As of now, AGD measurement has been used primarily as a clinical research tool to gain better insight into the developmental origin of male reproductive disorders, TDS in particular, to establish the importance of fetal androgen exposure in determining these disorders, but also the variation in reproductive parameters (testis and penis size and sperm count) within the normal population. AGD measurement offers the possibility of gaining functional insight into the hidden process of fetal androgen exposure (masculinization programming window) as this critical period is inaccessible for the study. Once better understanding is in place, then applying AGD measurement in clinical situations would be useful. As of now, such applications must be considered speculative and could include (1) measurement of AGD before puberty to forecast later reproductive function, (2) evaluation of whether fetal exposure to endocrine disruptors can adversely affect male reproductive development in humans, as it does experimentally in rodent studies, and (3) measurement of AGD in newborns (with micropenis) at birth could provide an indicator of what PL could be potentially achievable with sufficient androgen exposure/treatment.[13]


  Conclusions Top


Our study helps in establishing a relationship between AGD and testicular function in adults. Testicular size and AGD correctly predicted sperm production in our cohort of males.

Financial support and sponsorship

Nil.

Conflicts of interest

There are no conflicts of interest.



 
  References Top

1.
Hsieh MH, Breyer BN, Eisenberg ML, Baskin LS. Associations among hypospadias, cryptorchidism, anogenital distance, and endocrine disruption. Curr Urol Rep 2008;9:137-42.  Back to cited text no. 1
    
2.
Greenham LW, Greenham V. Sexing mouse pups. Lab Anim 1977;11:181-4.  Back to cited text no. 2
    
3.
Thankamony A, Ong KK, Dunger DB, Acerini CL, Hughes IA. Anogenital distance from birth to 2 years: A population study. Environ Health Perspect 2009;117:1786-90.  Back to cited text no. 3
    
4.
Salazar-Martinez E, Romano-Riquer P, Yanez-Marquez E, Longnecker MP, Hernandez-Avila M. Anogenital distance in human male and female newborns: A descriptive, cross-sectional study. Environ Health 2004;3:8.  Back to cited text no. 4
    
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Sathyanarayana S, Beard L, Zhou C, Grady R. Measurement and correlates of ano-genital distance in healthy, newborn infants. Int J Androl 2010;33:317-23.  Back to cited text no. 5
    
6.
Scott HM, Hutchison GR, Jobling MS, McKinnell C, Drake AJ, Sharpe RM, et al. Relationship between androgen action in the “male programming window,” fetal sertoli cell number, and adult testis size in the rat. Endocrinology 2008;149:5280-7.  Back to cited text no. 6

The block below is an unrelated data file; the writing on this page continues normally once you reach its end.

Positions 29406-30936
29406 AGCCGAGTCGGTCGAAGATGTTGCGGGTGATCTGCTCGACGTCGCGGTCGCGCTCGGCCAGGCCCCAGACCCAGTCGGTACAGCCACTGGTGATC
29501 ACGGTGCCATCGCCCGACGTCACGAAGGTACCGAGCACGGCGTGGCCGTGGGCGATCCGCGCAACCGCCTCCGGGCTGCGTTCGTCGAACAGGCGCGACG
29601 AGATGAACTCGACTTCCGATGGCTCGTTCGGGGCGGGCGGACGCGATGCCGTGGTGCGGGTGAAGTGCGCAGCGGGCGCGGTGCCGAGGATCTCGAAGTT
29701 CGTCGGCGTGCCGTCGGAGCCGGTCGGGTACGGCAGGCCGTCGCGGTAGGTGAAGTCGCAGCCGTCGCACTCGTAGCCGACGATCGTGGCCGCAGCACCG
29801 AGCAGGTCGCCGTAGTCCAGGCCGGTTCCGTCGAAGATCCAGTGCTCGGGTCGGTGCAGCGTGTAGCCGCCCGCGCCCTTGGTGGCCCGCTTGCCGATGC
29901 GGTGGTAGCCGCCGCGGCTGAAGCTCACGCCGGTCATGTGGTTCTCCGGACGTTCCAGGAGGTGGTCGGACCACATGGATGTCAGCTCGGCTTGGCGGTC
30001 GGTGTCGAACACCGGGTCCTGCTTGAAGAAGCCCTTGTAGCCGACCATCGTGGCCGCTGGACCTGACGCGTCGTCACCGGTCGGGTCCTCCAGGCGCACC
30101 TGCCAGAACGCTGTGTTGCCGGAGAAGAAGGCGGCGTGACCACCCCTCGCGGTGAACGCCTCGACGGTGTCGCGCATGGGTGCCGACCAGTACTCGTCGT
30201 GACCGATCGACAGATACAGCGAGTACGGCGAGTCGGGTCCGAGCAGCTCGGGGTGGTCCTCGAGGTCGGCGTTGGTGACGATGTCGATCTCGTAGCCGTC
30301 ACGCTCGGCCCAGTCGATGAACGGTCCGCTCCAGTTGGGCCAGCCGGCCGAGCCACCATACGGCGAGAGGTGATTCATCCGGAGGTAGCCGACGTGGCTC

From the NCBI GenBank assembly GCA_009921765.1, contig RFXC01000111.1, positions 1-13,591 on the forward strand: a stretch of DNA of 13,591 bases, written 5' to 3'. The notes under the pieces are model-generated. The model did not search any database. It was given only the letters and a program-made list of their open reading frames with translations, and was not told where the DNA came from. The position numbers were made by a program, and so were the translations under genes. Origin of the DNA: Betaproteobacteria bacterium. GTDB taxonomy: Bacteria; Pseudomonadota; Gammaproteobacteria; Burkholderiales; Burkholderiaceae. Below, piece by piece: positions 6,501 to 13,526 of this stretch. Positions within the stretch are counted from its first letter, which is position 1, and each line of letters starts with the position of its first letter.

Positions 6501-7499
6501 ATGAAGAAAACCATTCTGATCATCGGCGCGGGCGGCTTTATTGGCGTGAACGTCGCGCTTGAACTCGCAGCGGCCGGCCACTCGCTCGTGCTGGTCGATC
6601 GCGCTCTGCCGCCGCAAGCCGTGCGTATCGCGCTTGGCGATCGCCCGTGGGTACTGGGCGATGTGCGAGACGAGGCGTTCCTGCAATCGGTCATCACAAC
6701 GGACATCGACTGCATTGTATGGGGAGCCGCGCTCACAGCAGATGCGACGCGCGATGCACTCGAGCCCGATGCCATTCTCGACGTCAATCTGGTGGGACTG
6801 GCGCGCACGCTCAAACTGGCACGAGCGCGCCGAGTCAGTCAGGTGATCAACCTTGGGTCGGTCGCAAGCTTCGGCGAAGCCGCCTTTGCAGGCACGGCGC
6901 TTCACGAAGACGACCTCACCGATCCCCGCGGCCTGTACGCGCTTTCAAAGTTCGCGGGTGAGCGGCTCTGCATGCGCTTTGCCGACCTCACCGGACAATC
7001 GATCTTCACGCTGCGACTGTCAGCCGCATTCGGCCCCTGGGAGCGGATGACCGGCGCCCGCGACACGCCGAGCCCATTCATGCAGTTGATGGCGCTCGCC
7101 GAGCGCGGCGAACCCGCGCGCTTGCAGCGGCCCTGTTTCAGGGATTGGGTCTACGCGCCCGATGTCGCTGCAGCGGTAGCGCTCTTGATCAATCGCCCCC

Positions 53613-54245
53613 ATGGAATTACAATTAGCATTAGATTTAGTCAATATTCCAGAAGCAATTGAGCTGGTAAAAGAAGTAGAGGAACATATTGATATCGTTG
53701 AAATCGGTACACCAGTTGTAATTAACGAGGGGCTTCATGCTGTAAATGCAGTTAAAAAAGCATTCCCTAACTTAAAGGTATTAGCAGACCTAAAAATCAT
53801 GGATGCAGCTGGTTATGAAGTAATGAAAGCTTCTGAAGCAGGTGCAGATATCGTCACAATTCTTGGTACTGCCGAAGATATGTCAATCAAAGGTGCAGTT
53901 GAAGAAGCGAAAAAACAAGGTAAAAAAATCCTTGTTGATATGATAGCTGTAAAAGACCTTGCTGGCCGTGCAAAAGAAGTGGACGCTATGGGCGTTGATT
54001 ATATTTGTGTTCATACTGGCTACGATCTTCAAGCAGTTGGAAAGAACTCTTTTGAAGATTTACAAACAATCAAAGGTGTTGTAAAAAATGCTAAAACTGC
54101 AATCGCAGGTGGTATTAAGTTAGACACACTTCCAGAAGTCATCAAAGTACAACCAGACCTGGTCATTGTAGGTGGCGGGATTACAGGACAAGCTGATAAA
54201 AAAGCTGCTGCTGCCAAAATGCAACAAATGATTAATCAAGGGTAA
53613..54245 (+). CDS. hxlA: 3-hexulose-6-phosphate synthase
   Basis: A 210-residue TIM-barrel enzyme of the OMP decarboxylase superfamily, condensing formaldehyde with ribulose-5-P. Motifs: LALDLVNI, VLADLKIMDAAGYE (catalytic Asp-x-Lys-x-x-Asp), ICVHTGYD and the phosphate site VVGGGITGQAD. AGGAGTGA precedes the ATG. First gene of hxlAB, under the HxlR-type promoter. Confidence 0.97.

7.
Foster PM, Mylchreest E, Gaido KW, Sar M. Effects of phthalate esters on the developing reproductive tract of male rats. Hum Reprod Update 2001;7:231-5.  Back to cited text no. 7
    
8.
Cowin PA, Gold E, Aleksova J, O'Bryan MK, Foster PM, Scott HS, et al. Vinclozolin exposure in utero induces postpubertal prostatitis and reduces sperm production via a reversible hormone-regulated mechanism. Endocrinology 2010;151:783-92.  Back to cited text no. 8
    
9.
Mendiola J, Stahlhut RW, Jørgensen N, Liu F, Swan SH. Shorter anogenital distance predicts poorer semen quality in young men in Rochester, New York. Environ Health Perspect 2011;119:958-63.  Back to cited text no. 9
    
10.
Eisenberg ML, Hsieh MH, Walters RC, Krasnow R, Lipshultz LI. The relationship between anogenital distance, fatherhood, and fertility in adult men. PLoS One 2011;6:e18973.  Back to cited text no. 10
    
11.
Macleod DJ, Sharpe RM, Welsh M, Fisken M, Scott HM, Hutchison GR, et al. Androgen action in the masculinization programming window and development of male reproductive organs. Int J Androl 2010;33:279-87.  Back to cited text no. 11
    
12.
Welsh M, MacLeod DJ, Walker M, Smith LB, Sharpe RM. Critical androgen-sensitive periods of rat penis and clitoris development. Int J Androl 2010;33:e144-52.  Back to cited text no. 12
    
13.
Dean A, Sharpe RM. Clinical review: Anogenital distance or digit length ratio as measures of fetal androgen exposure: Relationship to male reproductive development and its disorders. J Clin Endocrinol Metab 2013;98:2230-8.  Back to cited text no. 13
    
14.
Skakkebaek NE, Rajpert-De Meyts E, Main KM. Testicular dysgenesis syndrome: An increasingly common developmental disorder with environmental aspects. Hum Reprod 2001;16:972-8.  Back to cited text no. 14
    
15.
Sharpe RM, Skakkebaek NE. Testicular dysgenesis syndrome: Mechanistic insights and potential new downstream effects. Fertil Steril 2008;89:e33-8.  Back to cited text no. 15
    
16.
Wolf C Jr., Lambright C, Mann P, Price M, Cooper RL, Ostby J, et al. Administration of potentially antiandrogenic pesticides (procymidone, linuron, iprodione, chlozolinate, p, p'-DDE, and ketoconazole) and toxic substances (dibutyl – And diethylhexyl phthalate, PCB 169, and ethane dimethane sulphonate) during sexual differentiation produces diverse profiles of reproductive malformations in the male rat. Toxicol Ind Health 1999;15:94-118.  Back to cited text no. 16
    
17.
Welsh M, Saunders PT, Fisken M, Scott HM, Hutchison GR, Smith LB, et al. Identification in rats of a programming window for reproductive tract masculinization, disruption of which leads to hypospadias and cryptorchidism. J Clin Invest 2008;118:1479-90.  Back to cited text no. 17
    
18.
Swan SH, Main KM, Liu F, Stewart SL, Kruse RL, Calafat AM, et al. Decrease in anogenital distance among male infants with prenatal phthalate exposure. Environ Health Perspect 2005;113:1056-61.  Back to cited text no. 18